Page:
In the exemplary part 200 of a page in FIG. 2 a, the darkened boxes 202 and 204 correspond to non-text objects, such as graphical objects. Further, a vertical divider line 206 separates text. In this image, the identified text blocks are labeled as text blocks 1-8. In each page part, the program then designates each text region (a region can be one text block or a group of combined text blocks) as a vertex of a graph (step 110). In FIG. 2 a, text blocks 1 and 2 can be combined into one text region 12 and text blocks 6 and 7 can be combined into one text region 67. Thus, in FIG. 2 b, vertices V12, V3, V4, V5, V67, and V8 are designated for the text regions in FIG. 2 a. The positions of the vertices are not necessarily geometrically related to the locations of the text blocks 1-8 in the image 200.

Next, the program defines directed edges (Vi, Vj) and (Vj, Vi) for each pair of vertices Vi and Vj (step 112). A pair of directed or oriented edges is defined between any two vertices because of the possibility that, as between any two text regions, one text region may come before the other text region. The vertices V12, V3, V4, V5, V67, and V8 along with the directed edges between each of the vertices define a directed or oriented graph G, as shown in FIG. 3.

The relationships between the vertices V are then defined (step 114) by assigning edge lengths (or weights) to the directed edges (Vi, Vj) and (Vj, Vi), based on a number of factors. These factors include the distance between any two text blocks, the characteristics (e.g., number of lines, font size, spacing) of two text blocks, and the existence of separators (such as empty space or other non-text objects) between the text block pairs. The edge lengths are based on the likelihood that one vertex Vi comes before its adjacent vertex Vj. The higher the likelihood that text region i comes before text region j, the smaller the weight of edge (Vi, Vj), and vice versa.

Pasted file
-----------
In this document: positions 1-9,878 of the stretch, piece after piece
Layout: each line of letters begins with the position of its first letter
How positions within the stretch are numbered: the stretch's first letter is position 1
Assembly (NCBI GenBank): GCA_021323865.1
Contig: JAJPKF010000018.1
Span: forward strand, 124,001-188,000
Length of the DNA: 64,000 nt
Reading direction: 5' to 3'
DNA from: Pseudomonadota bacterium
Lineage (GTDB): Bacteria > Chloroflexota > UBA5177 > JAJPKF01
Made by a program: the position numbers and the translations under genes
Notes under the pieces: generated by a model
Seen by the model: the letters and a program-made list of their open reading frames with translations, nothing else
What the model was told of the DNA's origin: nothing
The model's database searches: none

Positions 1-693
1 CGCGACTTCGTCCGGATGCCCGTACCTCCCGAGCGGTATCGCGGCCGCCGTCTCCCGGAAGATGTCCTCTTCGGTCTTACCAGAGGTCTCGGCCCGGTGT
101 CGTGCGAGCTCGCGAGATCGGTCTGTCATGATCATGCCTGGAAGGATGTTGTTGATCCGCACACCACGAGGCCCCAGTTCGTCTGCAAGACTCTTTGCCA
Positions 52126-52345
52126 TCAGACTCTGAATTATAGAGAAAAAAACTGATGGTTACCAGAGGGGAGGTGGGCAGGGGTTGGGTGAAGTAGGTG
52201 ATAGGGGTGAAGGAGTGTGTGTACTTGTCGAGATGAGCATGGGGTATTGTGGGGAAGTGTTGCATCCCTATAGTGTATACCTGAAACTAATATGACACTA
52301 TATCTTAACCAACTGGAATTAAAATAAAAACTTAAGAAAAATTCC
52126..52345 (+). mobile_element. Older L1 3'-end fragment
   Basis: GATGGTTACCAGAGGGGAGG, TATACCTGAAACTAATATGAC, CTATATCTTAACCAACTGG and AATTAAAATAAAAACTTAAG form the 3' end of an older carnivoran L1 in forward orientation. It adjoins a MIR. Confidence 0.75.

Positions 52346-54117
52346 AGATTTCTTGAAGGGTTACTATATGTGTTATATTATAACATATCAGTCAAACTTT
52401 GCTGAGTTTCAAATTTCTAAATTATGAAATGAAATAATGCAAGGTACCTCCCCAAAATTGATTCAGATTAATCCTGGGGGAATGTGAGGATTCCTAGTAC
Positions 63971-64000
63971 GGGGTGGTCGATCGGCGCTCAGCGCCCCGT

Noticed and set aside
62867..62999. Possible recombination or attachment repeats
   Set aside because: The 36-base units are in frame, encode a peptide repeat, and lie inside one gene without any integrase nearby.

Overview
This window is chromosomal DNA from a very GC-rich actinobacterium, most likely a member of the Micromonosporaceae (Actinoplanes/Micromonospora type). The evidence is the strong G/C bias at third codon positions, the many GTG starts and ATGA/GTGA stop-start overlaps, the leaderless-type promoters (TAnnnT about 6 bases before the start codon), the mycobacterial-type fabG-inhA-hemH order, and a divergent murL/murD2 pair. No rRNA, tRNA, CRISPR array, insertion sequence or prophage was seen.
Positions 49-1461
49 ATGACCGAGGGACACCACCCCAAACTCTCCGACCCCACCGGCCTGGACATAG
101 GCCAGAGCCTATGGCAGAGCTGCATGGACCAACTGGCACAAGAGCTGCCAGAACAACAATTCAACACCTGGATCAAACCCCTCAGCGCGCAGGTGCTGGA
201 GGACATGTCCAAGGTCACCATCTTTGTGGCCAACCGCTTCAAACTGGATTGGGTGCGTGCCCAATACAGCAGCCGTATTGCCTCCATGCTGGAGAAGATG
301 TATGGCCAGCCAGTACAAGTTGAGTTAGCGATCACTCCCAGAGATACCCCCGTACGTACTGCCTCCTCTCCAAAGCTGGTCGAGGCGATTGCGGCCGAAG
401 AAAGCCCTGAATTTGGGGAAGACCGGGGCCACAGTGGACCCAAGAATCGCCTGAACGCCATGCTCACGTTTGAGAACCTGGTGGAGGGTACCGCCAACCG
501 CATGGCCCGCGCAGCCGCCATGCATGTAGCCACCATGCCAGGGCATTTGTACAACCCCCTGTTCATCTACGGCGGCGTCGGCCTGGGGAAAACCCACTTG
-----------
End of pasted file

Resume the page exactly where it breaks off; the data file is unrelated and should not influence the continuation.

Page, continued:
Thus, for example, in FIG. 3, the weight assigned to the edge (V12, V3) is much smaller than the weight assigned the edge (V3, V12) because it is much more likely that text region 12 comes before text region 3.

Next, using the weights determined for the edges of the graph, the program finds an optimal Hamiltonian path through the vertices V12, V3, V4, V5, V67, V8 by using brute force (for small graphs) or conventional heuristic or approximate methods that solve a traveling salesman problem (step 116). An identified optimal Hamiltonian path is shown in FIG. 4, with the path starting at V12 and continuing to vertices V3, V4, V5, V67, and V8 successively. Next, the program combines the partial orders found for the corresponding parts of the page into a final order π (step 118).

The following mathematical model is defined to perform the text ordering process. Referring to FIG. 5, for a text region A with coordinates (T,B,L,R) in a two-dimensional X-Y space, let

Top(A)=T,

Bot(A)=B,

Lft(A)=L,

Rgt(A)=R,  (Eq. 1)

and

CntrX(A)=(L+R)/2,

CntrY(A)=(T+B)/2,  (Eq. 2)

where L and R are on the X axis and T and B are on the Y axis. The distance between any two text regions A1 and A2 is defined as

 |A 1,A 2|=CntrX(A 1)−CntrX(A 2)|+|CntrY(A 1)−CntrY(A 2)|  (Eq. 3)